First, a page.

Championship carrot dangles after epic battle

Bookies make England favourites after victory over Ireland

Gerry Thornley and Liam Toland are in Twickenham and give their reaction to Ireland's defeat by England. Video: Gavin Cummiskey

Mon, Feb 24, 2014, 01:02

So the four-way tie between the contenders in a Six Nations that has long since been two-tiered has come to pass.

France beat England who beat Ireland who beat Wales who beat France – the common denominator being the home side emerged victorious.

The bookies have installed England as 6/4 favourites after their epic 13-10 win over Ireland on Saturday, on the premise they have Wales at home two weeks’ hence in a title eliminator before facing Italy in Rome, with Ireland second favourites at 17/10 given they host Italy before their Saturday night finale in Paris against the whacky French.

Highlights: England v Ireland

Ireland sit atop a four-way tie by dint of their superior points difference, +42 to England’s +21, with Wales on +6 and France +1. Yet in the immediate aftermath of such a tough defeat to take, with outright leadership and the last Grand Slam hopes no longer standing, this seemed like scant consolation after a throbbing occasion which ultimately left Irish players, management and fans alike utterly drained.

Hence a shot at only a second title in 29 years didn’t appear much of a carrot in the cold and darkening gloom of south west London on Saturday evening.

Quite good steps
“I guess it might become a carrot if we can take care of Italy,” reasoned Joe Schmidt. “We have to try to build piece by piece, especially when you trip up in a game. We’ve taken two quite good steps and to trip on this one means that you don’t want to then suddenly try to take a giant leap because you’re not in as strong a position. We’ve just got to make sure that the next step is firmly planted, secure and we’ll work toward that over the next two weeks.”

Ireland will be grateful for another two week respite after another bruiser, all the more so given the quality of cover is a little threadbare, especially in the backline. A battered and bruised Peter O’Mahony, Johnny Sexton, (who was spotted with a cast on his hand yesterday) and Brian O’Driscoll (whose calf cramped up) were all replaced. After the game, Schmidt expressed no great concern about them but there will be an updated medical bulletin today or tomorrow.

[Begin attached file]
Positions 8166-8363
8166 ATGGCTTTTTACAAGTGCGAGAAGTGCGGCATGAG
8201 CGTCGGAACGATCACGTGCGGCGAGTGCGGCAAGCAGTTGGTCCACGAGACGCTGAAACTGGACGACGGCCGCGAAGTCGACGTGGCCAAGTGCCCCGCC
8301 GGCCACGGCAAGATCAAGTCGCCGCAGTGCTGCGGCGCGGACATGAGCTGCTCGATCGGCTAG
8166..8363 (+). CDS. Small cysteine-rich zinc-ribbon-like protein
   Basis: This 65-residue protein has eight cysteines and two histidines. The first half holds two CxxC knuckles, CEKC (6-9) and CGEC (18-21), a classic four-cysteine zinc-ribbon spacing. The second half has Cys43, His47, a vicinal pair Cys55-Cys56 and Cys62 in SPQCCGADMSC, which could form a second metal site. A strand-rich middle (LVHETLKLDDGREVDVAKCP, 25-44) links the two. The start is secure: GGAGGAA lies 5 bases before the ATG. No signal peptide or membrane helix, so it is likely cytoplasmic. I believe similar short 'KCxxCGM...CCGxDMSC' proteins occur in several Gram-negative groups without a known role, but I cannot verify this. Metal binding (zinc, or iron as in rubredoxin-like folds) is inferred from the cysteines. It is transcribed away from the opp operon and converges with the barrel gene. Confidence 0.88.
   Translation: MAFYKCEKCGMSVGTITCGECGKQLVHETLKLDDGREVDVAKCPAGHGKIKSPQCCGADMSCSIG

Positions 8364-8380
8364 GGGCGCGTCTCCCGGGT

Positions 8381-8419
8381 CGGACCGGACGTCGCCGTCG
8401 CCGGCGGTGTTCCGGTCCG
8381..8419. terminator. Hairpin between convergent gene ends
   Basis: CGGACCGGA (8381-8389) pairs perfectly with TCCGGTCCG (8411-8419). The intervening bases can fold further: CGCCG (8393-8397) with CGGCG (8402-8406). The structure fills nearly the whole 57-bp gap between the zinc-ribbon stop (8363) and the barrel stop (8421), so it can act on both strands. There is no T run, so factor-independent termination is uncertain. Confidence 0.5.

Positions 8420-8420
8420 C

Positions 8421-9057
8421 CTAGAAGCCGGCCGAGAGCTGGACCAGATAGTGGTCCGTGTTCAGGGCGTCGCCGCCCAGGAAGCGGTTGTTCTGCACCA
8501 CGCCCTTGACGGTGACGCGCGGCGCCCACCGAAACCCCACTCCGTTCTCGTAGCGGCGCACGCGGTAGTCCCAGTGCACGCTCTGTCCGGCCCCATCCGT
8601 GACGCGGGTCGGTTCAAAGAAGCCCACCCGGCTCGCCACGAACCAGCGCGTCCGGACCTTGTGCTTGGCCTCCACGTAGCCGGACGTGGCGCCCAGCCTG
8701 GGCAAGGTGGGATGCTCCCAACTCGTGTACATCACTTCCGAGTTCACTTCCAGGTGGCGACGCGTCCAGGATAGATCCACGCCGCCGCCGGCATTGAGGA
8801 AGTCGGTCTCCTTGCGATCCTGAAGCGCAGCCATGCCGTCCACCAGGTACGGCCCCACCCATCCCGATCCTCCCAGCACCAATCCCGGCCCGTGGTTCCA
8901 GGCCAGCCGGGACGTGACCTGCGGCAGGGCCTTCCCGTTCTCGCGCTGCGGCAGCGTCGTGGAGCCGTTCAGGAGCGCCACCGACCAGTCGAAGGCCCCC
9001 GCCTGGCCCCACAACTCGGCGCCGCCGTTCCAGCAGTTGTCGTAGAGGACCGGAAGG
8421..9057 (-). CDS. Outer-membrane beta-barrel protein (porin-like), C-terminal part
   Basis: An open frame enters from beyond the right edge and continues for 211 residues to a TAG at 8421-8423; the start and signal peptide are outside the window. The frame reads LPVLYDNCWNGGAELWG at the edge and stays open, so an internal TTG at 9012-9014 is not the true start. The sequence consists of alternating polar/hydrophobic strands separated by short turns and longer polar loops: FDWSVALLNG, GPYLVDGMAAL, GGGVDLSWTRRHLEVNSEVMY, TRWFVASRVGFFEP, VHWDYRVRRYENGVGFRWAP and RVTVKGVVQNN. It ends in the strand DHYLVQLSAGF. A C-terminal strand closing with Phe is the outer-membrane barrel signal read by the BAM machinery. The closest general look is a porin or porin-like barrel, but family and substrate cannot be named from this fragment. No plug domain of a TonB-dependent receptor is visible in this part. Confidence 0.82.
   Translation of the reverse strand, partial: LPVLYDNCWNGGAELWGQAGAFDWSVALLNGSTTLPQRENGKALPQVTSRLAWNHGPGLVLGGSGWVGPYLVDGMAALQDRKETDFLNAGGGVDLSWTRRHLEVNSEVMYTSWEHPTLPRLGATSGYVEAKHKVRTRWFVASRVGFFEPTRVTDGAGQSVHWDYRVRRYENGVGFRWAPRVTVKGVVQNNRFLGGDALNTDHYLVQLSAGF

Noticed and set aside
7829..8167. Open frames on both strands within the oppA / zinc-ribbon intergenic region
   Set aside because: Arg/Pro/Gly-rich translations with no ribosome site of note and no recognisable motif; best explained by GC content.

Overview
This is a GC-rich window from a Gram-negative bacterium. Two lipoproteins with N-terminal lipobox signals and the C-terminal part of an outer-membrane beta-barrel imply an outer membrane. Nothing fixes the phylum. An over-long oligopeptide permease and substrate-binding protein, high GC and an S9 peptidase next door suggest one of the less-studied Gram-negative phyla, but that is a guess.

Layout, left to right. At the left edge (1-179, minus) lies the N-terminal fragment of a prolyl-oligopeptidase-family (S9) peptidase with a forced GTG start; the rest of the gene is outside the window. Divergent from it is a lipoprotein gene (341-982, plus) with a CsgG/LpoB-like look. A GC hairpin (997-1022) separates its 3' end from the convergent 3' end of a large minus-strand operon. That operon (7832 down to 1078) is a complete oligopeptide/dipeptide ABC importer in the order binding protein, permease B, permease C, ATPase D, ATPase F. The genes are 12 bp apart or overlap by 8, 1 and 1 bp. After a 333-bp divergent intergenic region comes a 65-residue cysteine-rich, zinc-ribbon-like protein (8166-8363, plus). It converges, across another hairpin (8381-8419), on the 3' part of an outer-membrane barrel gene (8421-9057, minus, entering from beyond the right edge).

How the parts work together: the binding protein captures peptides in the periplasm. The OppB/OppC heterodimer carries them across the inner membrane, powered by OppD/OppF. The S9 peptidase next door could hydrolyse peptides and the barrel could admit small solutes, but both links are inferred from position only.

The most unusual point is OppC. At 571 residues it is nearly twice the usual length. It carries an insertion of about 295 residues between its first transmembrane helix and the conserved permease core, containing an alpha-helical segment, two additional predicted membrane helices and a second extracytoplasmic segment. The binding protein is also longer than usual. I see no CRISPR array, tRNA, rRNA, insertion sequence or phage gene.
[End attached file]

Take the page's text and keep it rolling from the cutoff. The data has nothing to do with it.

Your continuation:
“A couple of things didn’t quite come off for Johnny with the boot but again we’re looking for quite fine margins there on those couple of kick-offs,” admitted Schmidt, although the non-percentage restart at 10-6 rather than kick long was a surprising ploy in the circumstances.

“Unfortunately he hasn’t had a lot of chance to practice them too much in the conditions that we’ve trained in recently,” added the coach and as with their Clonmel get-together the week before, Sexton will not be with the squad in Belfast on Wednesday and Thursday as Racing host French champions Castres next Saturday. “With Johnny going back to potentially play against Castres it’s just a little bit difficult to probably get as much accuracy as we’re looking for.”

Schmidt’s reign has already revitalised Irish rugby, and his and the coaching team’s impact at half-time at Twickenham was extraordinary, yet the reward could so easily have been an historic win over the All Blacks and Grand Slam hopes standing. Instead, as in November, Schmidt had to rationalise an agonising defeat, and amidst the gamut of emotions – decisions and moments that got away along with acute disappointment – there was also pride in a huge effort in a huge game.“You cannot come to Twickenham and roll your sleeves up like we did and not feel proud of the people who put 100 per cent into it. They feel frustrated. They feel disappointed.

Feel proud
The least I can do is feel proud of the effort and the endeavour and the blood, sweat and tears that they put in to it, and they’ll also understand that we’ll try to help ourselves along and have a pretty forensic look at it and be fairly brutal with each other about what we need to get right, and at the same time we’ll be pretty positive about that effort and endeavour about a number of things that we did pretty well.”

The immediate post-match stats – not especially trusted by coaches or video analysts – gave Ireland around 60 per cent of the possession and territory, and they evidently had the stronger scrum and more potent maul – twice stopping English attacking mauls dead in their tracks. Yet although the penalty count was 11-9 in Ireland’s favour, Schmidt clearly felt that the majority of marginal calls went to England.

“Yeah, there’s some disappointment there obviously, I think anybody could see the hand in the scrum. That would have given us the three points, a draw and I think we would have been good for that,” said Schmidt, but he then readily acknowledged: “At the same time, we have got to be good enough then to deliver the killer blow. We’re not going to get it handed to us and England did well to keep us out.”

The scrum.com website revealed that home teams have an 82 per cent winning ratio when Joubert referees Test matches, compared to 50 per cent under Alain Rolland’s watch.

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